how that information can be measured and released will continue.
Looking ahead, pressure for GRI-based information will rise on all
frontsfrom government, from external stakeholders and particularly
from investors, who are looking for more and better ways to have confidence
in the real value and success of a firm. For example, in the United
States, the Enron scandal has put the spotlight on the need for better
accounting and increased corporate disclosure and transparency. In
the United Kingdom, pension funds are now required to report on their
consideration of social and environmental criteria in their investment
decisions. In France, publicly-traded companies now have to disclose
in their annual reports the way in which they take into account
the social and environmental consequences of their activity.
In some cases, the calls for disclosure have focused on a particularly
pressing issue, such as climate change. A group of British pension
funds is now asking firms to evaluate the financial and business risk
they face from a changing climate. Earlier this year, U.S.-based Domini
Social Investments pressed the SEC to require companies to disclose
their plans to avert climate change in the same manner that they discussed
their Y2K precautions. Shareholder resolutions have been filed against
major U.S. utilities, automakers and other industrial manufacturers
requiring the measurement and disclosure of greenhouse gas emissions.
Through all this activity we are witnessing the emerging tendrils
of what will soon be a large, interconnected system of information
measurement and distribution. This system will allow everyonemanagers,
investors, activists, consumers and government officialsto make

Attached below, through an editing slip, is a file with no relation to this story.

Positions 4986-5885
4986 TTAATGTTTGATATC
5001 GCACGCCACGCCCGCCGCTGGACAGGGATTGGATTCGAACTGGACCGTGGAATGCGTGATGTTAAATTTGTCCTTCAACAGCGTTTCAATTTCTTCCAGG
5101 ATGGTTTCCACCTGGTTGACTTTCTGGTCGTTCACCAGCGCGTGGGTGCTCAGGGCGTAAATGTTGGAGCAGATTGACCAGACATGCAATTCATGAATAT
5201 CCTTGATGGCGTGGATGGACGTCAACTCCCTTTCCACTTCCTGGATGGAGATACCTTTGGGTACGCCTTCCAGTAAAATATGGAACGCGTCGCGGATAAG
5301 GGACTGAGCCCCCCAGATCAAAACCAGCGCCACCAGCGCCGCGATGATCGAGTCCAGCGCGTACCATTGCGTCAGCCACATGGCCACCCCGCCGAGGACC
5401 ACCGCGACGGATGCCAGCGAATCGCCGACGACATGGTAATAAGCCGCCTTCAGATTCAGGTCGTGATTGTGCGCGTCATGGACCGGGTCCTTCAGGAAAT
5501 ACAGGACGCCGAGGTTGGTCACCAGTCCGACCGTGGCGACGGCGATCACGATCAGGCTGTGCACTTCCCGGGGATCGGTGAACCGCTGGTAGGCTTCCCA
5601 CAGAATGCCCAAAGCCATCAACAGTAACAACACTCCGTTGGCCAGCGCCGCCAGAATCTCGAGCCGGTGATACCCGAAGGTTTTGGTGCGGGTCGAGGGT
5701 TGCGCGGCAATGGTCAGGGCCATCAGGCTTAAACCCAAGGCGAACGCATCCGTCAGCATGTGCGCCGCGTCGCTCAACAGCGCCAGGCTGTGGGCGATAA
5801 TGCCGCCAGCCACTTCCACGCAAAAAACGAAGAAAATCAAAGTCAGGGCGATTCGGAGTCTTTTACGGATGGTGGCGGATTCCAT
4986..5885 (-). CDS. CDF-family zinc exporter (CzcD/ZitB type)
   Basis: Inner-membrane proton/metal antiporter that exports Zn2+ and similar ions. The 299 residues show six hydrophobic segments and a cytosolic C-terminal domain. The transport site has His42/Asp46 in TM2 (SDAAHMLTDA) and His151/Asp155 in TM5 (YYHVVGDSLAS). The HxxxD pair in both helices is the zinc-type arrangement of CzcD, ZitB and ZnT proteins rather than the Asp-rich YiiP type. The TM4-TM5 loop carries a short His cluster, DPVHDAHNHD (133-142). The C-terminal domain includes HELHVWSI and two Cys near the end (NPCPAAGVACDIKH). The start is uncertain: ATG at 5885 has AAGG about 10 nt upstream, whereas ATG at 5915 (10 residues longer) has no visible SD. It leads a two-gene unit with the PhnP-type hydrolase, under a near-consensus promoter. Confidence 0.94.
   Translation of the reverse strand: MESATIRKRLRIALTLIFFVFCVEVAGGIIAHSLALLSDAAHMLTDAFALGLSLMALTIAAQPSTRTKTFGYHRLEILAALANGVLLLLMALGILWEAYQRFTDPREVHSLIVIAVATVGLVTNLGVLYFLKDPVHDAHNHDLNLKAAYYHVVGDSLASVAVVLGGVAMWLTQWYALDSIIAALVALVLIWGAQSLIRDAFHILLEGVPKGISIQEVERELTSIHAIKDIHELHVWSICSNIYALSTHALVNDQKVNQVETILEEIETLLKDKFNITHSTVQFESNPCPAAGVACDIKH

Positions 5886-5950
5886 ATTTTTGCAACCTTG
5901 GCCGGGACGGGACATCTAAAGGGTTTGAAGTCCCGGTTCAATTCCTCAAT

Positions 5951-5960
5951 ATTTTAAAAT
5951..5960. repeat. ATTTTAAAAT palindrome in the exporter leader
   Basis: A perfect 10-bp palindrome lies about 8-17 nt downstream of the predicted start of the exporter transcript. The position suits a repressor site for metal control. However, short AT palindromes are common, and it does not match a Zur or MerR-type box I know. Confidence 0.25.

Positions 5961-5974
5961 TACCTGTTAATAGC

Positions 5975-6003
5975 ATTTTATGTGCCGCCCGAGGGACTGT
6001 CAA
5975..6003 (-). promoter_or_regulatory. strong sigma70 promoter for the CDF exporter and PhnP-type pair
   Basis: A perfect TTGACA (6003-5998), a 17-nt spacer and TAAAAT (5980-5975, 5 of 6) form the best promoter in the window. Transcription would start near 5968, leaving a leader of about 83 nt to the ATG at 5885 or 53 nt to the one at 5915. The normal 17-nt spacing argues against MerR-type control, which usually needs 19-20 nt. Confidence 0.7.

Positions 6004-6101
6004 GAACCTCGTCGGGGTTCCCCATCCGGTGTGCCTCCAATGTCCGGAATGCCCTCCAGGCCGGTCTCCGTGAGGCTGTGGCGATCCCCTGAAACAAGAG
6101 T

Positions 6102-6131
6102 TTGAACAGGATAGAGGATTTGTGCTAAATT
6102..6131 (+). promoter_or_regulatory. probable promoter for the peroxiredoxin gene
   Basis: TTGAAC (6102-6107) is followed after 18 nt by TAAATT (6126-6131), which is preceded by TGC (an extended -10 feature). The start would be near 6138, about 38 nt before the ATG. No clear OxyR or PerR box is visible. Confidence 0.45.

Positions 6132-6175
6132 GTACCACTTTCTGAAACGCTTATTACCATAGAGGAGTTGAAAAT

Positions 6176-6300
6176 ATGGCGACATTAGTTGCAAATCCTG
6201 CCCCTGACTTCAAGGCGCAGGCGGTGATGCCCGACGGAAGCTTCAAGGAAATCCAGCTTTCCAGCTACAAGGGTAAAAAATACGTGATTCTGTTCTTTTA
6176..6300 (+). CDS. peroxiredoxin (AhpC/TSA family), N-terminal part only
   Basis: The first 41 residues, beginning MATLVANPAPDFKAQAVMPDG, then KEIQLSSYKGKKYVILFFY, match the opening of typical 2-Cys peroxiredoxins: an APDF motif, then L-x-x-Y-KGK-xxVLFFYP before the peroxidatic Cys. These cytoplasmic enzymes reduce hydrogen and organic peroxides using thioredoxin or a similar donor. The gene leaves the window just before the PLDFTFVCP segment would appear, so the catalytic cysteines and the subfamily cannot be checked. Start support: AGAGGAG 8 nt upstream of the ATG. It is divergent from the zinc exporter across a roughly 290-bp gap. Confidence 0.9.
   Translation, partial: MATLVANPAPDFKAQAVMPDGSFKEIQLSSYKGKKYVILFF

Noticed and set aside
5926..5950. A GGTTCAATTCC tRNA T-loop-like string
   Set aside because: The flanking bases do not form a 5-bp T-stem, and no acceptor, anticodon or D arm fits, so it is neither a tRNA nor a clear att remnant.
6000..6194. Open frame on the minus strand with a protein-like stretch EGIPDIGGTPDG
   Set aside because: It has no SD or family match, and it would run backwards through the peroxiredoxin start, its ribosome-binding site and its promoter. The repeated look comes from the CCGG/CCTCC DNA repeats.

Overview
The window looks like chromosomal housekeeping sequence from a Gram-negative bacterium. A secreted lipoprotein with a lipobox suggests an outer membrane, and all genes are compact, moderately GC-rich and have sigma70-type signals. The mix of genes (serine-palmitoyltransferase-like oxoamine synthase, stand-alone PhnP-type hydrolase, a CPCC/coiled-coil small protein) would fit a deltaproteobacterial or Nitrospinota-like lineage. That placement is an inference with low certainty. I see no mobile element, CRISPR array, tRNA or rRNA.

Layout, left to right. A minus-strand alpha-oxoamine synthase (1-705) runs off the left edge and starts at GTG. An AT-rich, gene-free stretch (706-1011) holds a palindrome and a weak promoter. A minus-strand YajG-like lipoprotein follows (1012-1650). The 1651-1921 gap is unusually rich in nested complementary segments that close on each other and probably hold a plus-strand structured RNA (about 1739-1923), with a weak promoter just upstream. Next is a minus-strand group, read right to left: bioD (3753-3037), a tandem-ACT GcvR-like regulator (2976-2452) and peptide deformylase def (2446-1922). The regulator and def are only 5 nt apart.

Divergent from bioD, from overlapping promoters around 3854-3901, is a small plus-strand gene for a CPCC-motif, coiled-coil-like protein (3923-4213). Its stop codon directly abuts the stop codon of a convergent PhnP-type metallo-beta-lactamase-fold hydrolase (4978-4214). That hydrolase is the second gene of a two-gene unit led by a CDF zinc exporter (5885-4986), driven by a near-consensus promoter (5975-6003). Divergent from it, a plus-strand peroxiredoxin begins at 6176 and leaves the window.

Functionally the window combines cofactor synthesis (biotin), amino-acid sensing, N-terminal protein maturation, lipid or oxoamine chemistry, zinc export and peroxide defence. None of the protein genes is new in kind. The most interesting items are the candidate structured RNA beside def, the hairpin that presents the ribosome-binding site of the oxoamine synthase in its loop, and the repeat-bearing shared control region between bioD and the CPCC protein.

better decisions. The system will have many players performing many
functionsinformation gathering, ranking and assurance. The GRI,
as an institution, will occupy only a small, though vital, piece of
For example, the GRI is not a code of conduct; it is a set of disclosure
protocols that can be used by the proponents of various codes of conduct
to evaluate corporate compliance. The GRI is not a database; the collection
of GRI data will be gathered by investment companies, governments,
rating agencies, activist groups and other interested parties. The
GRI will not itself verify reports, though it will offer intellectual
guidance to those parties that may wish to provide assurance and credibility
services. The GRI, like the Financial Accounting Standards Board in
the U.S. and standard-setting bodies elsewhere in the financial world,
has one single but vital mission: to create general acceptance
among many parties on what should be measured and how.
As the United States was trying to define a new set of relationships
with the Soviet Union in the 1980s, President Ronald Reagan often
quoted a Russian proverbDoveryai, no proveryaitrust,
but verify. The core intuition of the proverb is that a relaxation
of tensions and the building of collaboration between parties depend
on establishing trust; but trust, in turn, depends on openness.
Events around the worldfrom the street battles over globalization
to the U.S. congressional hearings over Enronall point to a
damaging lack of trust and confidence. Too many people feel that the
interests of commerce are overwhelming all other human concerns and
that globalization will not lead to a more prosperous, more just and
more sustainable world. Their trust cannot be earned through artifice:
it will be built only by creating a system of international disclosure
in which people have intellectual, political and moral confidence.
With a little luck and a lot more hard work, the launching of the
Global Reporting Initiative on April 4th will be remembered as one
of most important steps along that path.
Robert Kinloch Massie is the executive director
of CERES and a member of the board of directors of the Global Reporting
Initiative. He can be contacted at massie@globalre porting.org. All
relevant information about the GRI, including records of meetings,
comments on the guidelines and descriptions of future events, can
be found at www.globalreporting.org.
For information or materials, contact Mark Brownlie at brownlie@global